nep-ict New Economics Papers
on Information and Communication Technologies
Issue of 2011‒10‒15
five papers chosen by
Walter Frisch
University Vienna

  1. Innovative Work Practices, Information Technologies, and Working Conditions : Evidence for France. By Caroli, Eve; Askenazy, Philippe
  2. One-to-One Laptop Programs in Latin America and the Caribbean: Panorama and Perspectives By Eugenio C. Severin; Christine Capota
  3. If You Build It Will They Come? Teacher Use of Student Performance Data on a Web-Based Tool By John H. Tyler
  4. A supply side story for a threshold model: Endogenous growth of the free and open source community By F. Rullani; L. Zirulia
  5. How composite indicators of innovation can influence technology policy decision? By Nuno Boavida

  1. By: Caroli, Eve; Askenazy, Philippe
    Abstract: We investigate the impact of new work practices and information and communication technologies (ICT) on working conditions in France. We use a unique French dataset providing information on individual workers for the year 1998. New work practices include the use of quality norms, job rotation, collective discussions on work organization, and work time flexibility. Working conditions are captured by occupational injuries as well as indicators of mental strain. We find that individuals working under the new practices face greater mental strain than individuals who do not. They also face a higher probability of work injuries, at least for benign ones. In contrast, our results suggest that ICT contribute to make the workplace more cooperative and to reduce occupational risks and injuries.
    Keywords: New work practices; technology; working conditions; occupational injuries; Working Conditions;
    JEL: J81 L23 J28
    Date: 2010–10
  2. By: Eugenio C. Severin; Christine Capota
    Abstract: The introduction of technology in education is gaining momentum worldwide. One model of incorporating technology into education that has gained tremendous traction in Latin America and the Caribbean is One-to-One computing. The term "One-to-One" refers to the ratio of digital devices per child so that each child is provided with a digital device, most often a laptop, to facilitate learning. The objective of this document is to provide an overview of One-to-One implementations with a regional focus on Latin America and the Caribbean. It also proposes a systemic approach to improve the quality of education in contexts of mass laptop distributions to students and teachers.
    Keywords: Education :: e-Learning, Education :: Teacher Education & Quality, Science & Technology :: New Technologies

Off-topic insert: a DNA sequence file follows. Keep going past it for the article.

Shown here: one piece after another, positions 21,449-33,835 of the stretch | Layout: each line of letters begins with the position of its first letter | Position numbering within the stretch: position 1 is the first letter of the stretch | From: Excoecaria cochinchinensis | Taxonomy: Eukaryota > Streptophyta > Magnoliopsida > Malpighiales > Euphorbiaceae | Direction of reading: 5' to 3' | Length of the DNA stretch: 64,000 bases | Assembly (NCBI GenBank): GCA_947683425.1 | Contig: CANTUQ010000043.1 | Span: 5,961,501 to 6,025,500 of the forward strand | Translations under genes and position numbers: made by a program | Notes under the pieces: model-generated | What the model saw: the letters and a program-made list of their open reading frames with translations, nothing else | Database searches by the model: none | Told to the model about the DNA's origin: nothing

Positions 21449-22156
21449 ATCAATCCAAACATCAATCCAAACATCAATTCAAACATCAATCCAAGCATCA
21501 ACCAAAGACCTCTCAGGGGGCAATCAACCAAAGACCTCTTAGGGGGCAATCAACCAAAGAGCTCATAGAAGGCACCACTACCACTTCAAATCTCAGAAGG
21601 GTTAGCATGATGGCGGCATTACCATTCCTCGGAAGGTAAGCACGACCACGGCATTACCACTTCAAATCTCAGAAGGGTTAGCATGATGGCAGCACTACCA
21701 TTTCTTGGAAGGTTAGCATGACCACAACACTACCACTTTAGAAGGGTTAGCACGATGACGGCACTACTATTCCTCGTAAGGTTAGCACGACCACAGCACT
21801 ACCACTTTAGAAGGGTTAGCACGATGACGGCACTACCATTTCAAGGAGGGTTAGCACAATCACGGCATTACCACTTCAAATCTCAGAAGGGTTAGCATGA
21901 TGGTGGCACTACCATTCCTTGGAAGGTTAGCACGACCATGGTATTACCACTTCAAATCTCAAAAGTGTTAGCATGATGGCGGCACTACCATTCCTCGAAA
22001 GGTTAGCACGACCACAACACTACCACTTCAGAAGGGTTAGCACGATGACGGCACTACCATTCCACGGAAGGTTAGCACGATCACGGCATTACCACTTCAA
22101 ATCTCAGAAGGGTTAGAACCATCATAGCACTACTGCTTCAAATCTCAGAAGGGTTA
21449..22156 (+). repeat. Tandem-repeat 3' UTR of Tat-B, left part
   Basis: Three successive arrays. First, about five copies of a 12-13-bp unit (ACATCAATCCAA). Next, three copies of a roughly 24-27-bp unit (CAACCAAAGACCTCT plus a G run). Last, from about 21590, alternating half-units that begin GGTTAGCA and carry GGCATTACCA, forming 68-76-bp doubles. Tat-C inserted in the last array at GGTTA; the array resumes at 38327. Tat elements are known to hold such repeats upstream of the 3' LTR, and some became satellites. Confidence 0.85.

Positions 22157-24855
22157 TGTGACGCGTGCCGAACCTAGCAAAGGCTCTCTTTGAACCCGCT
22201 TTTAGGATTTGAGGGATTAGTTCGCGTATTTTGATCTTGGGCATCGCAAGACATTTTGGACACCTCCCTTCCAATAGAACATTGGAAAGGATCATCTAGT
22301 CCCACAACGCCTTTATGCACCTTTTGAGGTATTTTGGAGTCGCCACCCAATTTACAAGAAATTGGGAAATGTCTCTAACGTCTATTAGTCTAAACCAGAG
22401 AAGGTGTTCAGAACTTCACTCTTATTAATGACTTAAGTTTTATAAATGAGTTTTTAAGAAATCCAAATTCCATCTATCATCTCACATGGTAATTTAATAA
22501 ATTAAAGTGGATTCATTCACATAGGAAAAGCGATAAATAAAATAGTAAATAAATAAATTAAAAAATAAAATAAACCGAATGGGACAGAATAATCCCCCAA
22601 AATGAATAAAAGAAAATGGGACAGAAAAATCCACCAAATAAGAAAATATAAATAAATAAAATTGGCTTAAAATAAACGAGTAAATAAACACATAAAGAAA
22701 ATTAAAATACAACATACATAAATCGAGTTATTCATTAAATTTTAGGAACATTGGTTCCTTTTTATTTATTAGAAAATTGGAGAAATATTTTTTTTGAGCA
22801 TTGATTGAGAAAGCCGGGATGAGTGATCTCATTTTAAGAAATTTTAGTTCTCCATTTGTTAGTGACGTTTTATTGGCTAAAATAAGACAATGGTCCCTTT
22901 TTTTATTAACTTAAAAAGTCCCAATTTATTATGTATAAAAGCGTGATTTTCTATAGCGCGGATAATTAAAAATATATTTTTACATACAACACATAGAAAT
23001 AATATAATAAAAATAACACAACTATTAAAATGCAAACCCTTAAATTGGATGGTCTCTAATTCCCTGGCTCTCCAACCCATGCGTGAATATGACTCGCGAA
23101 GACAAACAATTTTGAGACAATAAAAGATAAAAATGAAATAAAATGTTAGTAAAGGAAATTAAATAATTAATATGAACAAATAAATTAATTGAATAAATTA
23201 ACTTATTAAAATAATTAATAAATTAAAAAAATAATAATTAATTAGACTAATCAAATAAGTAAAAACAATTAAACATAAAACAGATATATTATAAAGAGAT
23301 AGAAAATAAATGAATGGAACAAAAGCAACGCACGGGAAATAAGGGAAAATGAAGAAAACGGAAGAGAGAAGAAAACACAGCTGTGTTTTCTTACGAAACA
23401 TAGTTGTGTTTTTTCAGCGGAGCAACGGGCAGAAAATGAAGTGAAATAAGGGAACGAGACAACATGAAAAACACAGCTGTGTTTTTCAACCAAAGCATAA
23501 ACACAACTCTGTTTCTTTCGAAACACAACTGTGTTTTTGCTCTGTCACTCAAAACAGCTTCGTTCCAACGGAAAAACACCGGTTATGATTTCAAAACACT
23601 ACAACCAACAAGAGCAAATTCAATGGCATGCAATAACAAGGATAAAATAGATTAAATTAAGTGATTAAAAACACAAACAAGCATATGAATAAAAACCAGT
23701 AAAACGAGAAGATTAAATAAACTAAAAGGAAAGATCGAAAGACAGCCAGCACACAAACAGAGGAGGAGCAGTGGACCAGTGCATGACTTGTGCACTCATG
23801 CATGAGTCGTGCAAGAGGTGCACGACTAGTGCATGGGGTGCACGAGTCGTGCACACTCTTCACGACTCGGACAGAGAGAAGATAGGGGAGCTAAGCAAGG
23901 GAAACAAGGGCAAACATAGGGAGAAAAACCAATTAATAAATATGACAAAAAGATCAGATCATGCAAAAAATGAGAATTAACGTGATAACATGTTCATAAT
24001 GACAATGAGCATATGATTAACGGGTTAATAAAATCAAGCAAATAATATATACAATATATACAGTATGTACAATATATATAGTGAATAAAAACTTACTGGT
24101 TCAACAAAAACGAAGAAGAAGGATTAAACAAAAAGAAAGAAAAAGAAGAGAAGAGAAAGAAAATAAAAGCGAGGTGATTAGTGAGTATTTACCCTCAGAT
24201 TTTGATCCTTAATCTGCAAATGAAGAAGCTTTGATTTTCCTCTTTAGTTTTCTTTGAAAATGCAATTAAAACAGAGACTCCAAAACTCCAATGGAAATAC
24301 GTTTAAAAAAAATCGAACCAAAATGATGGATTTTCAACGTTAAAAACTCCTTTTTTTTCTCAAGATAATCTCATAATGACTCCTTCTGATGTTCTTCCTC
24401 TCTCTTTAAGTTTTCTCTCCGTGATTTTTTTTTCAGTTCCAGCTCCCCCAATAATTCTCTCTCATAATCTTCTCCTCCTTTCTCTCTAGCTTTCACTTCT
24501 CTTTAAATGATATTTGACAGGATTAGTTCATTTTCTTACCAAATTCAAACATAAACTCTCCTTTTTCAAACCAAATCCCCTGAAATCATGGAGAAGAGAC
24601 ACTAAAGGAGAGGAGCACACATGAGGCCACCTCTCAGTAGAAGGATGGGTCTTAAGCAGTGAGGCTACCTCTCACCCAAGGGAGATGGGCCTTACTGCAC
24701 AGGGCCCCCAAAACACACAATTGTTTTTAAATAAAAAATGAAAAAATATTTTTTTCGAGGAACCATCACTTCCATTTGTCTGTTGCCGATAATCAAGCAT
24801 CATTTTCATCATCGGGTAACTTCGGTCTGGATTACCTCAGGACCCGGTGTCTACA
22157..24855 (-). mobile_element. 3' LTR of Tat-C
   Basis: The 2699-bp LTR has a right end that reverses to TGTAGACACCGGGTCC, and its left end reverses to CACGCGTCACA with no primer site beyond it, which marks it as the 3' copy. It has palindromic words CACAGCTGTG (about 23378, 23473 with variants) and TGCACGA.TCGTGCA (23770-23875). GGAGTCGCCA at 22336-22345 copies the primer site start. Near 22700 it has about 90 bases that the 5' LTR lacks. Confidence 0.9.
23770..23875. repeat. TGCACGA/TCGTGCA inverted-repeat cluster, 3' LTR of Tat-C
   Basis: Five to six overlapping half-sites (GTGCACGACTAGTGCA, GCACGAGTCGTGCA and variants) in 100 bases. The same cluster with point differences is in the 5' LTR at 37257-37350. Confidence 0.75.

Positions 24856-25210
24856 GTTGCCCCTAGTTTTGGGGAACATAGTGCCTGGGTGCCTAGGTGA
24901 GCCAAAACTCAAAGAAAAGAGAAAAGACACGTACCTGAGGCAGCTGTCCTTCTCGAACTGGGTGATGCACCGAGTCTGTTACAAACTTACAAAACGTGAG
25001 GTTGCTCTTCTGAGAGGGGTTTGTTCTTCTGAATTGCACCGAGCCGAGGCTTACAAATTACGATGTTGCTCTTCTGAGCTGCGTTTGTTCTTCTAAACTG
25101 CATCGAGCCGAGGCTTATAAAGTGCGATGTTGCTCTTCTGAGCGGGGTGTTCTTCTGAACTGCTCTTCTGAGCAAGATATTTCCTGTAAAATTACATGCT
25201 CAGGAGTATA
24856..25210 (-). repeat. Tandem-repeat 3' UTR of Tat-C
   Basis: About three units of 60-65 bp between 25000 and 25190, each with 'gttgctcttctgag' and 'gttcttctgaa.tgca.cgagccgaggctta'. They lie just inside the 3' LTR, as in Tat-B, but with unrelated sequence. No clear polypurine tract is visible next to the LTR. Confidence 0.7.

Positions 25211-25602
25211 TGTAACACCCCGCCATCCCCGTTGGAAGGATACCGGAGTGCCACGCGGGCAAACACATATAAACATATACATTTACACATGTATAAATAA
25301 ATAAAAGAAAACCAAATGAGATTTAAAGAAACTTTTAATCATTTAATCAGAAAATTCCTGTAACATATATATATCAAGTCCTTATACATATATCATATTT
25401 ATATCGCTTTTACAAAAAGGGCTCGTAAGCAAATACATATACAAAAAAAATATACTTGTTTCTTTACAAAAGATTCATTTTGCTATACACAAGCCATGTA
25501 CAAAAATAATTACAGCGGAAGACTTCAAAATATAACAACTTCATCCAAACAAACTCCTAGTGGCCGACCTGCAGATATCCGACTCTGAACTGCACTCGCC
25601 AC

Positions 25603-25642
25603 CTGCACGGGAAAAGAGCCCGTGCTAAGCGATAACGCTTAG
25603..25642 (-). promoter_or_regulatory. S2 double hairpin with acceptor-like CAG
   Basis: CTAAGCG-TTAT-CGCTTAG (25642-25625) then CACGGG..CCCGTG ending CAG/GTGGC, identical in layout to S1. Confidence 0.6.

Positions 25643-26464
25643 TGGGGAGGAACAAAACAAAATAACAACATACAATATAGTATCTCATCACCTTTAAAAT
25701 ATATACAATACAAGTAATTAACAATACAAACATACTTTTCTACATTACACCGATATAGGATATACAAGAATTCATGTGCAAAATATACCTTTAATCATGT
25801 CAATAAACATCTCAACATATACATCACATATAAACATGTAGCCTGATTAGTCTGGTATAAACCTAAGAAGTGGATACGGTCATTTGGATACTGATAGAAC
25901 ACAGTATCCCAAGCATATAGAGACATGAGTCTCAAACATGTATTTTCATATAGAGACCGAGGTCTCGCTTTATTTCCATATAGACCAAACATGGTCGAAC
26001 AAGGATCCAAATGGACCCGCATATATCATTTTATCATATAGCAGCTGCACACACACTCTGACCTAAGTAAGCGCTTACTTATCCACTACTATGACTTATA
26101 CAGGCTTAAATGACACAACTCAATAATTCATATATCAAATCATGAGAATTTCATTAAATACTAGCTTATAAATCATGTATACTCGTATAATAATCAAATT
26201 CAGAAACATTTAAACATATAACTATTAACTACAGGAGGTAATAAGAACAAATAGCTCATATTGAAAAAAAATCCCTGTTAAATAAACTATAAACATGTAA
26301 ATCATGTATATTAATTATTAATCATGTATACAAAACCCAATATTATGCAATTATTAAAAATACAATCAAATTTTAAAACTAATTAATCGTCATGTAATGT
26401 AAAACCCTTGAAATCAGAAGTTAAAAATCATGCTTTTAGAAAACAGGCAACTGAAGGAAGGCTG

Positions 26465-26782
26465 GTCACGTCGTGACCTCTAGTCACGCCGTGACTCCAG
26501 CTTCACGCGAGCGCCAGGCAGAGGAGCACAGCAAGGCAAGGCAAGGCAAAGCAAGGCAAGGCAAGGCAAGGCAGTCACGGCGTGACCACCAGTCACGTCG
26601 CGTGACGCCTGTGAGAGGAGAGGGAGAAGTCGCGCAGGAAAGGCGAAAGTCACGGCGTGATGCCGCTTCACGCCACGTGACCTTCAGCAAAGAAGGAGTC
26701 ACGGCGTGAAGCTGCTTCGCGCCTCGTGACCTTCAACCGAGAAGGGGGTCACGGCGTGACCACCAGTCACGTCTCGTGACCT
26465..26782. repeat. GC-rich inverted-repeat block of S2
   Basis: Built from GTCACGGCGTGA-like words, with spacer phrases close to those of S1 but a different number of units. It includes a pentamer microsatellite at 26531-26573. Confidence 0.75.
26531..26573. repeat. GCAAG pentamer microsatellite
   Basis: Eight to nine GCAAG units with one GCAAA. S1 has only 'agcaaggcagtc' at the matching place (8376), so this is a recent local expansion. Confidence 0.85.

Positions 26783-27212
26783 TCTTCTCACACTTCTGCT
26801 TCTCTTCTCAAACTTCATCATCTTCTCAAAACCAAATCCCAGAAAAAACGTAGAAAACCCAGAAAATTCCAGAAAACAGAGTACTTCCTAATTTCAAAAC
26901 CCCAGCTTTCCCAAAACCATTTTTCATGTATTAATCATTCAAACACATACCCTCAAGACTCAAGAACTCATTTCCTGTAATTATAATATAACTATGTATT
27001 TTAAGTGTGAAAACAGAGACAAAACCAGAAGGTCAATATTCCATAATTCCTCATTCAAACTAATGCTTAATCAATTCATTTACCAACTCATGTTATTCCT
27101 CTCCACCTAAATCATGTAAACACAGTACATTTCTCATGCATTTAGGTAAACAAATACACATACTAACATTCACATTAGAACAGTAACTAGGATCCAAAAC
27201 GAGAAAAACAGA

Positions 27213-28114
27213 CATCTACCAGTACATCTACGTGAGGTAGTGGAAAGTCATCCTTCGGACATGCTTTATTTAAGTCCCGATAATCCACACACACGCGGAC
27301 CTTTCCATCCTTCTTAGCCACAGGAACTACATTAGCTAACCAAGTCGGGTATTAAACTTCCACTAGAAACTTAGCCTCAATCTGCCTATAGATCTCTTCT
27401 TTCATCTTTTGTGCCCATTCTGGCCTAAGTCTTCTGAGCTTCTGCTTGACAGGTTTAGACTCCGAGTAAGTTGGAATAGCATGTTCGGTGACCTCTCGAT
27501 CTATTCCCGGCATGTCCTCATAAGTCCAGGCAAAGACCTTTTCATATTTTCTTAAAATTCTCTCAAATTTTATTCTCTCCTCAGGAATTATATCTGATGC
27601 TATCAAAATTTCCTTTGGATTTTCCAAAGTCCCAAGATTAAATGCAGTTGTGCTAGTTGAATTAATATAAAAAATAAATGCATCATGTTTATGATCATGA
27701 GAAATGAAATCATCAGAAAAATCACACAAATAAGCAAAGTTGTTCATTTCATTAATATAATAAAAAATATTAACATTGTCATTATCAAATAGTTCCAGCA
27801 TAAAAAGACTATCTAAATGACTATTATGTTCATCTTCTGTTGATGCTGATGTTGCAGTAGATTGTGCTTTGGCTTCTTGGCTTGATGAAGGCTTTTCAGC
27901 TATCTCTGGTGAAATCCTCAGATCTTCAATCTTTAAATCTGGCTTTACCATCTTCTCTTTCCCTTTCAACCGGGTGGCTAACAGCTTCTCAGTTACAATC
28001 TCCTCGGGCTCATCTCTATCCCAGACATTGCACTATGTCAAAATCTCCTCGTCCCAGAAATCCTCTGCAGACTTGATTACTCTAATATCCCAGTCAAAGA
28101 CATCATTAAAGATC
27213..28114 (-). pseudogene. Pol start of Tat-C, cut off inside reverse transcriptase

Date: 2011–04
  3. By: John H. Tyler
    Abstract: The past decade has seen increased testing of students and the concomitant proliferation of computer-based systems to store, manage, analyze, and report the data that comes from these tests. The research to date on teacher use of these data has mostly been qualitative and has mostly focused on the conditions that are necessary (but not necessarily sufficient) for effective use of data by teachers. Absent from the research base in this area is objective information on how much and in what ways teachers actually use student test data, even when supposed precursors of teacher data use are in place. This paper addresses this knowledge gap by analyzing usage data generated when teachers in one mid-size urban district log onto the web-based, district-provided data deliver and analytic tool. Based on information contained in the universe of web logs from the 2008-2009 and 2009-2010 school years, I find relatively low levels of teacher interaction with pages on the web tool that contain student test information that could potentially inform practice. I also find no evidence that teacher usage of web-based student data is related student achievement, but there is reason to believe these estimates are downwardly biased.
    JEL: I21
    Date: 2011–10
  4. By: F. Rullani; L. Zirulia
    Abstract: The study of social institutions producing and disseminating knowledge has mainly concentrated on two main concepts: Science and Technology. This paper examines a recent institutional form that seems not to resemble either of the other two; that is, knowledge-intensive communities, where individuals freely exchange knowledge through information and communication technology. Using free and open source software as an example, we develop a model where this phenomenon is confronted with Technology with respect to its ability to attract researchers.
    JEL: O31 L86 L88
    Date: 2011–09
  5. By: Nuno Boavida (IET, Universidade Nova de Lisboa, Faculdade de Ciências e Tecnologia)
    Abstract: This working paper is based on the development of the Thesis Plan presented for the Units Project II and Project III at the 1st Winter School of PhD programme on Technology Assessment at FCT/UNL. It focuses the methodology analysis and includes empirical information elements, in order to understand how composite indicators of innovation can influence technology policy decisions. In order to test the hypotheses raised in the Thesis Plan, two separate phases were designed. On the first part, the work tests hypotheses 1 and partially 2, identifying the quality, depth and limitations of three famous complex indicator-based systems, namely the Science, Technology and Industry Scoreboard, the European Innovation Scoreboard 2008 and Innovation Union Scoreboard 2010. On the second phase, the remaining hypotheses are tested adding media databases analysis, which will provide complementary information to a set of interviews to policy makers, in order to understand the role of the composite indicators on technology decisions.
    Keywords: composite indicators, innovation, technology policy decisions, European Innovation Scoreboard, Innovation Union Scoreboard
    JEL: C82 E61 O31
    Date: 2011–02

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